Abstract: This Article focuses on the relationship between corporations and their employee constituents in the context of corporate internal investigations, an unregulated multimillion-dollar business. The classic approach provided in the 1981 Supreme Court opinion, Upjohn v. United States, is contrasted with the reality of modern-day internal investigations that may exploit individuals to achieve a corporate benefit with the government. Attorney-client privilege becomes an issue as corporate constituents perceive that corporate counsel is representing their interests, when in fact these internal investigators are obtaining information for the corporation to barter with the government. Legal precedent and ethics rules provide little relief to these corporate employees. This Article suggests that courts need to move beyond the Upjohn decision and recognize this new landscape. It advocates for corporate fair dealing and provides a multifaceted approach to achieve this aim. Ultimately this Article considers how best to level the playing field between corporations and their employees in matters related to the corporate internal investigation.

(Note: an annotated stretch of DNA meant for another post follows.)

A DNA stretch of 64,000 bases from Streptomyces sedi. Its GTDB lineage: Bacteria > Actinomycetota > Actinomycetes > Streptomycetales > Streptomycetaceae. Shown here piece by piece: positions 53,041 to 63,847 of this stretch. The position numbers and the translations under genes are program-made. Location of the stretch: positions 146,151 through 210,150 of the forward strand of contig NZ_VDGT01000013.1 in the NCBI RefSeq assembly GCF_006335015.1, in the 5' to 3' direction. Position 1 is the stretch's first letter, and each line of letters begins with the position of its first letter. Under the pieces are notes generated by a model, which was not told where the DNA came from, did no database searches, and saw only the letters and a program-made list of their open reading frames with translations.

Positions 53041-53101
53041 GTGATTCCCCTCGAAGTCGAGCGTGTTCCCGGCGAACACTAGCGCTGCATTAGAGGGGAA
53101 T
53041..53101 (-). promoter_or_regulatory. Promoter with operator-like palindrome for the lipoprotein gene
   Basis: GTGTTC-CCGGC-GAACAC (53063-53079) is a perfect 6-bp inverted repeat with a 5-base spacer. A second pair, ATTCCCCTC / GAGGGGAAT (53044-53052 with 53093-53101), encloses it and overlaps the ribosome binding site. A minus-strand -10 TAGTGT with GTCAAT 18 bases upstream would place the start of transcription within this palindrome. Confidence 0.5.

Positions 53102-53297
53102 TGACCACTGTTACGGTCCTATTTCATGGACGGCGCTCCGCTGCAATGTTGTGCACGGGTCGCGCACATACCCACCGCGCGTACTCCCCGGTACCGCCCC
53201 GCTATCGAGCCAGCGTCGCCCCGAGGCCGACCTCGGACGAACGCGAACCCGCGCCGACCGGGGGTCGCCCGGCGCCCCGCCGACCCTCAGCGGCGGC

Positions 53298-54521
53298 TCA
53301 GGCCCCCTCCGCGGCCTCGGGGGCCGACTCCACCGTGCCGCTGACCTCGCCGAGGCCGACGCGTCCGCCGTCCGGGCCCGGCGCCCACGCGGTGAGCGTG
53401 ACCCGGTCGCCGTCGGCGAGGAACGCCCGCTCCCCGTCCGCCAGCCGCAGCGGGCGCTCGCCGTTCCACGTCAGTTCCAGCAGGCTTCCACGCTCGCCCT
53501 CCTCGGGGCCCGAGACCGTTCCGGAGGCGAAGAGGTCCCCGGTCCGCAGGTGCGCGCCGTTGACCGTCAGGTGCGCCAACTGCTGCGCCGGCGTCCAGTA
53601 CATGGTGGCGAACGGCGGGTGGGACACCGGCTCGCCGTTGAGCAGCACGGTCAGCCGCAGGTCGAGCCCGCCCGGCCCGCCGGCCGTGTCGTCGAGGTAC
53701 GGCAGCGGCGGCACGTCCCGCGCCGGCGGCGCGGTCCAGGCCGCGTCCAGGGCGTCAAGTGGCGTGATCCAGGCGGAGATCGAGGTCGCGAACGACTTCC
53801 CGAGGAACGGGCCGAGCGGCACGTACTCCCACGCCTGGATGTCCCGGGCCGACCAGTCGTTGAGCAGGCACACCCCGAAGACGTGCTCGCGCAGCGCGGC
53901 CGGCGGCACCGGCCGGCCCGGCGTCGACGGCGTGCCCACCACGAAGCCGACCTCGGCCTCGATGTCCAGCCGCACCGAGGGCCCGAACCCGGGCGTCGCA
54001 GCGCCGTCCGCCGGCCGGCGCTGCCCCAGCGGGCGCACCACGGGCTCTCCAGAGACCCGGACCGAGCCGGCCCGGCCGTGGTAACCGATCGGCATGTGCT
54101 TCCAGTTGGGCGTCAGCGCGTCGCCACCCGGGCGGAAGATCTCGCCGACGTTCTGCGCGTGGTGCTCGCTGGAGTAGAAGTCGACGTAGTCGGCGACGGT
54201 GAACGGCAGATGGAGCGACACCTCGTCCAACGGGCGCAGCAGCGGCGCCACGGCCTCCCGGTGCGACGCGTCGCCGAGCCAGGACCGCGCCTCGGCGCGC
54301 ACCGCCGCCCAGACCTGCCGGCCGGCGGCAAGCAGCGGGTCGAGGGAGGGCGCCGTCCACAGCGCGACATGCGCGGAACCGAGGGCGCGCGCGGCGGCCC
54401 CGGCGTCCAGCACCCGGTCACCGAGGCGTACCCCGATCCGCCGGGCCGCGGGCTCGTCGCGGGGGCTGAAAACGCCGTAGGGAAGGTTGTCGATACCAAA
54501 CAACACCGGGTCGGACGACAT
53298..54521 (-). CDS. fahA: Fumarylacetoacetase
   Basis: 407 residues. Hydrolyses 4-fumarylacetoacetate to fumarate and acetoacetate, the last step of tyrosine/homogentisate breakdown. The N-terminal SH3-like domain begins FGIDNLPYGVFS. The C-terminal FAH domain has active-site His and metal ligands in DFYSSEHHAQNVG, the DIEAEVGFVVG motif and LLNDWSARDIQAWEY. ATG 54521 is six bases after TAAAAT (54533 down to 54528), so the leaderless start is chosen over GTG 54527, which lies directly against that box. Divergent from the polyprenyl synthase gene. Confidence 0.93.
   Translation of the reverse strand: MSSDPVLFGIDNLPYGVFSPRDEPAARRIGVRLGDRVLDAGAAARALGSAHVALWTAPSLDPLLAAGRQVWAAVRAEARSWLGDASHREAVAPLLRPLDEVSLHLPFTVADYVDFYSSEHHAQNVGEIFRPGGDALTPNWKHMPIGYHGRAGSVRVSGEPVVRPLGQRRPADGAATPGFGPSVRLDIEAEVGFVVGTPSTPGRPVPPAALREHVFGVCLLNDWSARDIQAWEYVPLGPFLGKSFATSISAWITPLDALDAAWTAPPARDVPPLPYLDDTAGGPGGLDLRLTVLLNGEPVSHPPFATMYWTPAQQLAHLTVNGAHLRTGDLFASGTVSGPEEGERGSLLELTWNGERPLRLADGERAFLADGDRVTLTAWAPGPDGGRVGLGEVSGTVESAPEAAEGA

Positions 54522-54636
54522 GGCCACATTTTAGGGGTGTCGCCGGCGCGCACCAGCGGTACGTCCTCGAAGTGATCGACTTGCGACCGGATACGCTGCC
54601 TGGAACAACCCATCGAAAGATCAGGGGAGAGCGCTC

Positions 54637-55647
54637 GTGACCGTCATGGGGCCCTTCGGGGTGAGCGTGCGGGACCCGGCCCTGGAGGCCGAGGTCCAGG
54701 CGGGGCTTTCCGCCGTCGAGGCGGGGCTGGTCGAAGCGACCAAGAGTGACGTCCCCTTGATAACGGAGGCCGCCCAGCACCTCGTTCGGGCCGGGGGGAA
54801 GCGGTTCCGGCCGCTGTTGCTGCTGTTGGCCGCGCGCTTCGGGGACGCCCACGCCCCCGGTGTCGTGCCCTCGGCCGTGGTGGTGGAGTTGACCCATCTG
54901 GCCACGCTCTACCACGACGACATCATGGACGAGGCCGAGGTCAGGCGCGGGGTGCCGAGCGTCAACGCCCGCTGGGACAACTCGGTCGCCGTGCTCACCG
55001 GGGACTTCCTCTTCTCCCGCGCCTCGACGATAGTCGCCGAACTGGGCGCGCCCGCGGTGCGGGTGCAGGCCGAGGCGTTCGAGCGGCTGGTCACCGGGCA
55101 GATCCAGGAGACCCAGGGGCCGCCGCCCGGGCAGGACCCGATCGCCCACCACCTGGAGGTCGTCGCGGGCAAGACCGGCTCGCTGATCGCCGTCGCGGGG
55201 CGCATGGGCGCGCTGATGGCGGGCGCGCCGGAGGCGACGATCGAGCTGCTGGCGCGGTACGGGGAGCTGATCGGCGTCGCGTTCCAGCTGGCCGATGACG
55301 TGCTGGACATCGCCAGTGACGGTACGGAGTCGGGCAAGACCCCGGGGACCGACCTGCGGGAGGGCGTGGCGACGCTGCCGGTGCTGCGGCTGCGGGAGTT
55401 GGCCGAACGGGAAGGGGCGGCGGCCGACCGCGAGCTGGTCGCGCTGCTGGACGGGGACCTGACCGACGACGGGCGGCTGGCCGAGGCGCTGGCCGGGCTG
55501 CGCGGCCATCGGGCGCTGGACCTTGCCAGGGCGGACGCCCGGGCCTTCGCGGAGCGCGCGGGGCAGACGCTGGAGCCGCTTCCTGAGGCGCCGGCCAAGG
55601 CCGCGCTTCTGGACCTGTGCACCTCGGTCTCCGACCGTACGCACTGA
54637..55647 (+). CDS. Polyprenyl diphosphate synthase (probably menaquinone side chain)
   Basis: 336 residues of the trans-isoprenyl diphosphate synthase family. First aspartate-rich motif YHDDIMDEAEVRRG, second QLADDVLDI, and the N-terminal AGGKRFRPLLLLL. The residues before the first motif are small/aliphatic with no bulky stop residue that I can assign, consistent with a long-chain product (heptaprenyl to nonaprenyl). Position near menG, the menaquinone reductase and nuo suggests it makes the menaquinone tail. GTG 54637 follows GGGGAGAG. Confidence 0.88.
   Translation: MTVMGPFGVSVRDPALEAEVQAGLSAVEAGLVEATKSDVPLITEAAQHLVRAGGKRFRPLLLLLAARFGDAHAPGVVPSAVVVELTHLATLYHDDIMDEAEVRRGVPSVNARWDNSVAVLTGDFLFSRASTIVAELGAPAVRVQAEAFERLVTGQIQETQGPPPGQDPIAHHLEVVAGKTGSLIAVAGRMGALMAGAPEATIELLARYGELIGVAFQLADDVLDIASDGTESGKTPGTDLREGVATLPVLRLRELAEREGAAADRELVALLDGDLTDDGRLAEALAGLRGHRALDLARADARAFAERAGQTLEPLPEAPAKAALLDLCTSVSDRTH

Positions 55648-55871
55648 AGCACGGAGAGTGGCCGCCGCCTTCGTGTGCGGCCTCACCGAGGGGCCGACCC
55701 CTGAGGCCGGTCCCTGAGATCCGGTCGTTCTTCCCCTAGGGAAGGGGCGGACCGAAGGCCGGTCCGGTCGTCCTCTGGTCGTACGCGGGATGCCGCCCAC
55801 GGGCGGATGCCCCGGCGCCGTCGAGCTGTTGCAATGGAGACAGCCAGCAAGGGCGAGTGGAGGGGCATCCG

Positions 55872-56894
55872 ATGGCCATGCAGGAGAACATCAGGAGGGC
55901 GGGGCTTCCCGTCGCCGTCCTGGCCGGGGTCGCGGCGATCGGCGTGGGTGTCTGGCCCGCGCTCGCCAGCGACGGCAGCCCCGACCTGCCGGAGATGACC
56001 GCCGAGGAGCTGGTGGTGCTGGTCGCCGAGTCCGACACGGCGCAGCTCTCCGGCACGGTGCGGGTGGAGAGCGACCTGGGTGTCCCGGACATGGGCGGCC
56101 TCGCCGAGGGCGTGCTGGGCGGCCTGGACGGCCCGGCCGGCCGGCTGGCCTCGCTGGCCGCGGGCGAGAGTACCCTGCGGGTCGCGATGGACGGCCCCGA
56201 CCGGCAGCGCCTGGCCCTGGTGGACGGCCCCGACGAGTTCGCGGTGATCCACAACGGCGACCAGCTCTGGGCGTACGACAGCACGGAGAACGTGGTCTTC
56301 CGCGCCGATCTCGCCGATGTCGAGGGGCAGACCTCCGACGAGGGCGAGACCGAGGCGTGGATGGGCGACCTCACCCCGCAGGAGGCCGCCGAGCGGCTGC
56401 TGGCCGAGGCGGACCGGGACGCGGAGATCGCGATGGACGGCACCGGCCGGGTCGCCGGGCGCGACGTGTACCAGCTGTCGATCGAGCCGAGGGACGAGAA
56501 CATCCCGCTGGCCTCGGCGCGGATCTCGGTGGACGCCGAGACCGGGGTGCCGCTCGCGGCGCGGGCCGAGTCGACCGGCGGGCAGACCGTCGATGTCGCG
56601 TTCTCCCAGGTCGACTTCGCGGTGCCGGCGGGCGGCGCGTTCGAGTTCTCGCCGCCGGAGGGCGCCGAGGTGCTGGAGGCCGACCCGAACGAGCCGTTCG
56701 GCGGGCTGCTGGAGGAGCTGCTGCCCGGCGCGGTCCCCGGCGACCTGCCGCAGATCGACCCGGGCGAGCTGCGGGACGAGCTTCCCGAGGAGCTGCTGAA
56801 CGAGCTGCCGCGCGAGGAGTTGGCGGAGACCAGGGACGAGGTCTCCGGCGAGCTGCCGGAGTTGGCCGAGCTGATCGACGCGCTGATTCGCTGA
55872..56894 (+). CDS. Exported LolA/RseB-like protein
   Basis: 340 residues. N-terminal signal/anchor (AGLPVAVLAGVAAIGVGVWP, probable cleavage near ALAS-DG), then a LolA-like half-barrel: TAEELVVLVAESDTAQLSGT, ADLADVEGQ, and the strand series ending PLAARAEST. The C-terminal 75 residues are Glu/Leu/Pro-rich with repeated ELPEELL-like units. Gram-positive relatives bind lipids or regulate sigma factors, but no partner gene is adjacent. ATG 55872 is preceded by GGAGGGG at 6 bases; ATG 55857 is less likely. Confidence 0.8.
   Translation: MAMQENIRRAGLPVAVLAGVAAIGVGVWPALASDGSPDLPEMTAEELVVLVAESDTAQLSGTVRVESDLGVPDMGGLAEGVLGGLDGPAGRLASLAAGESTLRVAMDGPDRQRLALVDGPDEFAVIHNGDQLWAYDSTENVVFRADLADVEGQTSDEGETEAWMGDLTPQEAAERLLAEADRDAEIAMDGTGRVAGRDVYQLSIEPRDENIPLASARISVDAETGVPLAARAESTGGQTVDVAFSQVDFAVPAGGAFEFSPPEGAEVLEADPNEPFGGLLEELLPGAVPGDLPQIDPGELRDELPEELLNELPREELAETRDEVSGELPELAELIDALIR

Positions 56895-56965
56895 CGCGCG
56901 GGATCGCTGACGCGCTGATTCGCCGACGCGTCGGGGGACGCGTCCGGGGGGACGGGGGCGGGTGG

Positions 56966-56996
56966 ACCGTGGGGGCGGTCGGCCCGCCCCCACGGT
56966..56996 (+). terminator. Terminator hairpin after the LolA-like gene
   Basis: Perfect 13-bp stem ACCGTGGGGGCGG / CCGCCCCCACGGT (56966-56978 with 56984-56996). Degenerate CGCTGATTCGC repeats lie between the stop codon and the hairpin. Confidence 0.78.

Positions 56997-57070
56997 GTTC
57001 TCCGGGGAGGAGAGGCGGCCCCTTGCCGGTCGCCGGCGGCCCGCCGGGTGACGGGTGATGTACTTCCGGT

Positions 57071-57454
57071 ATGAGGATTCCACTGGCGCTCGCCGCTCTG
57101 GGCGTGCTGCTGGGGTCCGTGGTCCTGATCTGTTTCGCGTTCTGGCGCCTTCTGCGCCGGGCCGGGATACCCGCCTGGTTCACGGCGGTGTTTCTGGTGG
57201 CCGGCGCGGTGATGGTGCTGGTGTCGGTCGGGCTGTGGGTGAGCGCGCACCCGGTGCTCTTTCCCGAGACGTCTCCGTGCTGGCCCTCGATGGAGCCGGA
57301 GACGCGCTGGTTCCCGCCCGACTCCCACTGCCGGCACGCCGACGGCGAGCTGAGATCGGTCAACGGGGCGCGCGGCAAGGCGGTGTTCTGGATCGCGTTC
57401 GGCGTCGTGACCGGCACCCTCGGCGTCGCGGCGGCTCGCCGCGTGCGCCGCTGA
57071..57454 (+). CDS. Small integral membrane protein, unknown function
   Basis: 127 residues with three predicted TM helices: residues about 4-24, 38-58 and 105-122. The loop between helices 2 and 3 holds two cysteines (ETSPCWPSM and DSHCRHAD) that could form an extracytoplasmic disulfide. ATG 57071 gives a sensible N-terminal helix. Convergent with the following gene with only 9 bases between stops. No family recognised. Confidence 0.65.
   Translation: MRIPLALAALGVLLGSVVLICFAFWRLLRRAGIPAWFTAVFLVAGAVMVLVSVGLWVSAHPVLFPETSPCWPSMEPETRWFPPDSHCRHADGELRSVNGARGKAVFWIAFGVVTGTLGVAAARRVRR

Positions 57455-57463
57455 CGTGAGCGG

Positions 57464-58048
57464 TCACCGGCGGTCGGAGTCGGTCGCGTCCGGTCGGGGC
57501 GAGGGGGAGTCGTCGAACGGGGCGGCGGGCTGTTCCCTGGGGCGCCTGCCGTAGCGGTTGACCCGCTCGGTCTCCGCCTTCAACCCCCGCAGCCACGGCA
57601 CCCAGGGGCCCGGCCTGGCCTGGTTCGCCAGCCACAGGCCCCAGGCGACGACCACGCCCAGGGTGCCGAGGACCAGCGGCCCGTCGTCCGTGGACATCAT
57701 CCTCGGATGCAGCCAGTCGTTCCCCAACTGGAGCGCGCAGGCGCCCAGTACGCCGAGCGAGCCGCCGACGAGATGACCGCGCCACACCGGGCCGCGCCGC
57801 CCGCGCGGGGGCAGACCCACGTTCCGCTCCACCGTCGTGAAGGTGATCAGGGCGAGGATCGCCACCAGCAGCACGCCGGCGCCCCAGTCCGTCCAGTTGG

Volume LVI Board of Editors Announced
We are pleased to announce the Board of Editors for the 2014-2015 academic year: Volume 56 Board of Editors […]
BCLR Releases Vol. LV No. 2
The Boston College Law Review is pleased to publish the March 2014 issue. Here are summaries of this issue’s Articles and […]
BCLR Moves to # 25 in Law Journal Rankings
The Boston College Law Review has moved from #26 to #25 in the annual Washington and Lee University School of Law Law […]